Town could change course on Circ

By Greg Elias
Observer staff

Steering longtime town policy in a different direction, the Williston Planning Commission recently endorsed an alternative to the Circumferential Highway.

The commission last week recommended the town support Alternative 17, one of several options still on the table as part of an Environmental Impact Statement process being conducted by state and federal transportation officials.

The alternative calls for a four-lane, boulevard-style road running from Interstate 89 in Williston to Vermont 289 in Essex. It would include intersections at U.S. 2 and Mountain View Road.

Though the alternative runs along the Circ’s originally-planned route, it differs significantly from the initial design of a divided highway. The option eliminates on-ramps and overpasses at U.S. 2 and Mountain View Road, opting instead for signalized intersections and a landscaped median.

In short, the option is a parkway instead of a highway. Planning Commission members said in a statement it would be a better way to bypass congested Vermont 2A, the main reason for building the Circ.

“The Planning Commission’s review of the alternatives studied in the (Environmental Impact Statement) led to an agreement that a landscaped boulevard or parkway will have fewer adverse impacts and be more consistent with Williston’s evolving character than a higher speed, limited access highway,” the statement said.

The Williston Selectboard is scheduled to review the recommendation on Monday. The board may or may not decide to adopt the resolution as the town’s official policy and forward it to be included in the ongoing EIS process.

The proposed change of course – most town officials, past and present, have supported the original Circ – comes as the public comment phase of the EIS draws to a close. The process, initiated after a federal judge ruled that the previous study was outdated, has whittled dozens of alternatives down to 11, including a no-build option.

Planning Commission Chairman David Yandell said the commission felt obligated to take a “clear, firm position” about which option was best for Williston. As an advisory body, he said the commission was the right group to digest the massive draft Environmental Impact Statement, which runs thousands of pages, and determine if there was a better alternative to the Circumferential Highway.

The boulevard option was deemed best because it would permit slower speeds than the Circ, thereby producing less noise and disruption for nearby neighborhoods like South Ridge and Brennan Woods, Yandell said.

He also noted that the alternative improves traffic flow throughout the area and has a smaller impact on nearby wetlands.

The alternatives still being considered can be grouped into three broad categories: a limited-access highway or a boulevard along the originally-planned Circ route; widening Vermont 2A to three or four lanes through Williston and Essex and replacing some intersections with roundabouts; or a hybrid that uses parts of each approach.

The draft EIS analyzes the impact of the road-building alternatives, looking at the effect each has on traffic, the environment and the economy.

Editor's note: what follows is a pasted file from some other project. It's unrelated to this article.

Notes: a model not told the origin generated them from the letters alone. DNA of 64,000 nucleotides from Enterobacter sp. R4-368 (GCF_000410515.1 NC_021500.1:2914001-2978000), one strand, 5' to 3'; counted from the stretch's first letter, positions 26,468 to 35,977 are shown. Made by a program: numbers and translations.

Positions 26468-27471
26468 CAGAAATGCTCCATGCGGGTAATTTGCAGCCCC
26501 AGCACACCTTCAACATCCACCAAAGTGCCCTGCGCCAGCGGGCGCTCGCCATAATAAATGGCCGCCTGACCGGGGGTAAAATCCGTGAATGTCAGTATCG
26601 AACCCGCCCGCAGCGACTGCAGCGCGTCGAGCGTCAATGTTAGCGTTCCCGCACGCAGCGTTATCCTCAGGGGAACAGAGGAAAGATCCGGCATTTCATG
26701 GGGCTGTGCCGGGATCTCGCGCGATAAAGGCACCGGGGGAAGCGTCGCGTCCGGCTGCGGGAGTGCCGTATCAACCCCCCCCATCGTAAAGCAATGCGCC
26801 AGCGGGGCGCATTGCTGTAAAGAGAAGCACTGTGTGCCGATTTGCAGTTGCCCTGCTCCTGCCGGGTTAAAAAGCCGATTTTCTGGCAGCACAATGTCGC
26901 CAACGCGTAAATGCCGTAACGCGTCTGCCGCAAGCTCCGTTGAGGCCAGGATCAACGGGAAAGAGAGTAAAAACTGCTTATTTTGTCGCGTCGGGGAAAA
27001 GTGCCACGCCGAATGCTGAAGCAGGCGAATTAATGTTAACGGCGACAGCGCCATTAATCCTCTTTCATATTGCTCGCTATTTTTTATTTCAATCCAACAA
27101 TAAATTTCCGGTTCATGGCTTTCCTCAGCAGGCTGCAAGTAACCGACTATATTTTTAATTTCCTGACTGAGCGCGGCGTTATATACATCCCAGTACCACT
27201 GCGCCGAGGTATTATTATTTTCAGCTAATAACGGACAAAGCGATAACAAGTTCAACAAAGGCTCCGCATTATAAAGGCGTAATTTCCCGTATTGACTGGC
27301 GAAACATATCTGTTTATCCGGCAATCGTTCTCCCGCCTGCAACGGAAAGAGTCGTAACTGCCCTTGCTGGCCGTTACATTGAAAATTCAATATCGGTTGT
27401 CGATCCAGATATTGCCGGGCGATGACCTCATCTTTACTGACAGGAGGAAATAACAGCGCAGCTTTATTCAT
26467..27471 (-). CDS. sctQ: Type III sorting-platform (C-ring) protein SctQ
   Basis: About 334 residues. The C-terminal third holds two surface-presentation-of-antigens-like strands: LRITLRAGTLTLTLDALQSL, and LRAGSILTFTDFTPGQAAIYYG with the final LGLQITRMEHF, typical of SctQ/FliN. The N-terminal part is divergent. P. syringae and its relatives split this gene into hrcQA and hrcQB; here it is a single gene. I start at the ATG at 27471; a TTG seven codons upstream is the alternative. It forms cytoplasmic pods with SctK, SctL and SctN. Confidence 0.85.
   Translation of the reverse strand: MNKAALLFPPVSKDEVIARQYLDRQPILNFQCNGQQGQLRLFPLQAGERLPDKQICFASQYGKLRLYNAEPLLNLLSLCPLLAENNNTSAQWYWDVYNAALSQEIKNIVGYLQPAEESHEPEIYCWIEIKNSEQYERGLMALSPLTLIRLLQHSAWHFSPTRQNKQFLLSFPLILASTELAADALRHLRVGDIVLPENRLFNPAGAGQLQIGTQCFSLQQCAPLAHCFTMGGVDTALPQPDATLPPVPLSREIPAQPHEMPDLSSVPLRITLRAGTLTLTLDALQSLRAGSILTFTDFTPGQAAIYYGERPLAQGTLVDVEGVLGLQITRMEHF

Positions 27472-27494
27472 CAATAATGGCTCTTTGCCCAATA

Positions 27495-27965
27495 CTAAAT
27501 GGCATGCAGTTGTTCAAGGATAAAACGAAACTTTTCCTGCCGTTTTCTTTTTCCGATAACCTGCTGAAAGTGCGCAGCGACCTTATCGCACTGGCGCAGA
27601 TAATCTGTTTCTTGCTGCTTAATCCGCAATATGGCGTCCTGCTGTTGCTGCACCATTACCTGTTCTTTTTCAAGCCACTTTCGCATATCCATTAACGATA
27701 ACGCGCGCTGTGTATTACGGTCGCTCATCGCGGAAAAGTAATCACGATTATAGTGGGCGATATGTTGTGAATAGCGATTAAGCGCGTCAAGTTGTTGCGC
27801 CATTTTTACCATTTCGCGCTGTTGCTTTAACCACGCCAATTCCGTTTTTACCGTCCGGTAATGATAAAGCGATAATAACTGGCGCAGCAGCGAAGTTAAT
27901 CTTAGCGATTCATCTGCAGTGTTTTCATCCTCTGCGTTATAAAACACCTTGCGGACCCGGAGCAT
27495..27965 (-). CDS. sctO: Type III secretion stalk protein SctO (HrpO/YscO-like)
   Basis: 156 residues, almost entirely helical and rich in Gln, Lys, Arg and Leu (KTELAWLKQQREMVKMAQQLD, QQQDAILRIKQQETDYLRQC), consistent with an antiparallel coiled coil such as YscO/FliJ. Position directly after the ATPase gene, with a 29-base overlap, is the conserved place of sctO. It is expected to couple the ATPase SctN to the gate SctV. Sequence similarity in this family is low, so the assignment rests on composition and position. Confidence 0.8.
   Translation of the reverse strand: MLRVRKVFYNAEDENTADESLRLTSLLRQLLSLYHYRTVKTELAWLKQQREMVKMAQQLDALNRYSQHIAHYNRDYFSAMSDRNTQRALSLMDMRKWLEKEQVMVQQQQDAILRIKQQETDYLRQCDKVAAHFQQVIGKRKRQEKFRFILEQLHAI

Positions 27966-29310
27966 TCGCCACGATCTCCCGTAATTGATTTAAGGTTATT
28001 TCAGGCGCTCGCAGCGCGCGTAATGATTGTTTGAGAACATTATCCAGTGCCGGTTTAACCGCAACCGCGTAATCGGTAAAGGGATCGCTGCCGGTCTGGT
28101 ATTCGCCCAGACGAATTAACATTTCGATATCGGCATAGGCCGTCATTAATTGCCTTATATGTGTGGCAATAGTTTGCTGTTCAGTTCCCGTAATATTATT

In its written statement, the commission strongly opposed the 2A alternatives. Yandell said they would be a “disaster” for people living along the road.

“These alternatives will result in deteriorating neighborhood conditions along Route 2A while providing only small improvements in regional mobility and minimal relief from increasing traffic volumes on North Williston and other town roads that are now compelled to provide regional mobility,” the statement said.

The recommendation is not unconditional. The commission wants Alternative 17 to include an overpass for the town’s recreation path and at-grade crossings for bicycles and pedestrians at U.S. 2 and Mountain View Road. The commission also said access should be limited to those two intersections, with the possibility of a third connection to the proposed regional landfill on Redmond Road.

The recommendation comes long after other area towns weighed in on their preferences. Since the EIS process started, Essex, Essex Junction and Colchester have urged transportation officials to build the Circ as originally planned.

Earlier this year, the town of Essex adopted a resolution opposing the 2A alternatives while reserving judgment on the other options, said Jeff Carr, chairman of the Essex Selectboard.

Though Williston’s Comprehensive Plan has long stated support for the original Circ design, the Selectboard has resisted picking one option since the EIS process started. Board members have said they wanted to wait until the study was completed.

Vermont Agency of Transportation spokesman John Zicconi said the most important consideration is which option best improves traffic flow and safety.

But conformance with existing town plans will be a factor when the Federal Highway Administration makes the final decision on which alternatives to build, he said. Municipal resolutions backed by consistent statements in town plans will receive serious consideration.

“A formal resolution related to a town plan would weigh heavier than an individual comment,” Zicconi said.

The Williston Planning Commission’s recommended resolution is accompanied by proposed changes to the Comprehensive Plan intended to make it consistent with the new position.

First proposed more than 30 years ago, the Circ as originally designed would be a 16-mile highway running from Interstate 89 in Williston to Vermont 127 in Colchester. Only the Essex segment has been completed.

Ground was broken on the Williston stretch in 2004. But construction was halted when a federal judge ruled the Circ could not proceed until a new EIS was completed.

Since then, numerous public hearings have been held and the list of options narrowed down to the current alternatives.